University of Chicago economist says even more losses would come when sorghum, sugar cane and other crops are considered
(PRWEB) July 7, 2010 -- Banning the agricultural herbicide atrazine would cost between 21,000 and 48,000 jobs from corn production losses alone, according to University of Chicago economist Don L. Coursey, Ph.D.
Dr. Coursey announced his findings at a briefing sponsored by the Triazine Network today at the National Press Club in Washington.
Coursey estimates atrazine’s annual production value to corn alone to be between $2.3 billion and $5 billion. Atrazine’s additional value to sorghum, sugar cane and other uses increases these totals.
“The economic data on atrazine are very clear. As a first-order estimate, banning atrazine will erase between 21,000 and 48,000 jobs related to or dependant on corn production, with additional job losses coming from both sugar cane and sorghum production losses,” Coursey said.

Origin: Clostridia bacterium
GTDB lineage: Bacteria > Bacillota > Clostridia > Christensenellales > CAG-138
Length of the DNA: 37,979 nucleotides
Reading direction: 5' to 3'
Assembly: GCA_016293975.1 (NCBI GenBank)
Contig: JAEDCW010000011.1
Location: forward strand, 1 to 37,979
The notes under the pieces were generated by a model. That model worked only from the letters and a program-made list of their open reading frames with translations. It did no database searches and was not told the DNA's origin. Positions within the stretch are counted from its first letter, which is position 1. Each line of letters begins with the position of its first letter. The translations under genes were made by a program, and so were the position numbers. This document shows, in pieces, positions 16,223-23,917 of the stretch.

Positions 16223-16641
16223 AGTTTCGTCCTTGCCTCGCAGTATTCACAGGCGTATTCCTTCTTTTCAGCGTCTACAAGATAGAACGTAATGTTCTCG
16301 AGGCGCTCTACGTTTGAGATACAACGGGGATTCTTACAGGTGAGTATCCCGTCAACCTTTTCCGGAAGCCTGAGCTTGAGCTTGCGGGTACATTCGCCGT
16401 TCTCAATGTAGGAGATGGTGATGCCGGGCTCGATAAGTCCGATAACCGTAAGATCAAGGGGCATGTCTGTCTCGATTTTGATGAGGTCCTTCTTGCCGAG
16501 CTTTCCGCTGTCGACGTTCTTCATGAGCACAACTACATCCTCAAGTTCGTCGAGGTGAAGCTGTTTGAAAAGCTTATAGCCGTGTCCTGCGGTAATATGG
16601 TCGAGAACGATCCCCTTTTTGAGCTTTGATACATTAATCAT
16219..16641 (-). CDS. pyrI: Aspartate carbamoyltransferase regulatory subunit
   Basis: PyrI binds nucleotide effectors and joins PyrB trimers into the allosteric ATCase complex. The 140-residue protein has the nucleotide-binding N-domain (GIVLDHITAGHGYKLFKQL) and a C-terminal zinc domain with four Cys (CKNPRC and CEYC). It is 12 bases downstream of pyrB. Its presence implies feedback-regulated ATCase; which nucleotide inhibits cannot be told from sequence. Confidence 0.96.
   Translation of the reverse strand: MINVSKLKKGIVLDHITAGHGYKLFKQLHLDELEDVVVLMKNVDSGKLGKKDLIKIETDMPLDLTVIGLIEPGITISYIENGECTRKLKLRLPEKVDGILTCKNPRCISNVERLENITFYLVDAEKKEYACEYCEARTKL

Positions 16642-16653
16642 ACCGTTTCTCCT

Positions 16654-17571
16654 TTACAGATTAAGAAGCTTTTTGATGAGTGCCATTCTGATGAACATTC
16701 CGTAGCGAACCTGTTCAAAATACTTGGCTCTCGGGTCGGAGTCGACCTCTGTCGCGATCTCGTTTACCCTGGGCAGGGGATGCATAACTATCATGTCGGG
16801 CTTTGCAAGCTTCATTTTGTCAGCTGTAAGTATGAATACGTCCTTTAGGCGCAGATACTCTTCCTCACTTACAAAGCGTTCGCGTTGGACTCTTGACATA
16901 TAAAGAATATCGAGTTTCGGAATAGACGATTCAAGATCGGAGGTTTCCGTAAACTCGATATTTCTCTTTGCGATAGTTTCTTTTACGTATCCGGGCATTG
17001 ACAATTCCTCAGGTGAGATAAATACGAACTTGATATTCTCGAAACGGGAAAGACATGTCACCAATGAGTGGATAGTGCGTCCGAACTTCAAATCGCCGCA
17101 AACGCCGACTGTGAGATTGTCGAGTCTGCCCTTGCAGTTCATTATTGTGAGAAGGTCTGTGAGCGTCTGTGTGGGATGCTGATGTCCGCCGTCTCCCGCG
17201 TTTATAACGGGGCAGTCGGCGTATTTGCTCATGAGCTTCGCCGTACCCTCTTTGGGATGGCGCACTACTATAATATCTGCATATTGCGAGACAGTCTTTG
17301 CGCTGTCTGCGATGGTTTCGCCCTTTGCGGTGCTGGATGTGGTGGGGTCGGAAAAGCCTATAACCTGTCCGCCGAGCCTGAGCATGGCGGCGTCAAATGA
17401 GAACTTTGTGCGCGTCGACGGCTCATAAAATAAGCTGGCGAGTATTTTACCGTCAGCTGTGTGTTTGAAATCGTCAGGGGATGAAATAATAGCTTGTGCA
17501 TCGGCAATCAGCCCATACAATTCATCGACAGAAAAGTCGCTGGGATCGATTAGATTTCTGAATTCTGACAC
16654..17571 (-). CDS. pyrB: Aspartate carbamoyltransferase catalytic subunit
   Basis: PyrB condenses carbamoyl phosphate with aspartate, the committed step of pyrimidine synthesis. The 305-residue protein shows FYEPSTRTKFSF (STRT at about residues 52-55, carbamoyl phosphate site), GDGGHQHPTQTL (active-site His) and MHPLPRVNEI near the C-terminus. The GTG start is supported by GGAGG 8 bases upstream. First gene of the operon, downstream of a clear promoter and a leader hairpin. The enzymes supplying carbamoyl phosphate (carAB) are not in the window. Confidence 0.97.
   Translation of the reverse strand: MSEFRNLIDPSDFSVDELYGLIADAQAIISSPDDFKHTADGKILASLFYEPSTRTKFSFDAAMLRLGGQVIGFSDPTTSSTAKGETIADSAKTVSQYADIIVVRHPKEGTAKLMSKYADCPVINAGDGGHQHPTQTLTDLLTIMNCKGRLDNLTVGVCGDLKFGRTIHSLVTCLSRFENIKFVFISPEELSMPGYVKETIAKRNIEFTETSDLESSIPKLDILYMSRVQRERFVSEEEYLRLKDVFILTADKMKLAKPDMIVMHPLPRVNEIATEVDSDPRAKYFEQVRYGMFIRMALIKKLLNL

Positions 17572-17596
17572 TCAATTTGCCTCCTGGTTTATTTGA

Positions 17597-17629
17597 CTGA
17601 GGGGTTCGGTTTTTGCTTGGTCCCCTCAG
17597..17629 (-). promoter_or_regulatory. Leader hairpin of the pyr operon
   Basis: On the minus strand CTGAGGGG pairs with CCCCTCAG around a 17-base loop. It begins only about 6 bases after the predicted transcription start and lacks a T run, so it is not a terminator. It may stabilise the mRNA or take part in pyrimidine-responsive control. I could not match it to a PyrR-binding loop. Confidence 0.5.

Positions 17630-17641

“The range is wide because we have never before banned a product on which so many depend and for which suitable replacements have a wide variety of prices and application regimes.”
“If all of that job loss were concentrated in the agricultural sector, its unemployment would grow by as much as 2.6 percent. Replacement costs for corn farmers could reach as high as $58 per acre,” Coursey said.
Atrazine has been a mainstay of corn, sorghum and sugar cane production for 50 years. The second most-used herbicide in the U.S., it controls a broad range of yield-robbing weeds, is safe for the crop and suppor
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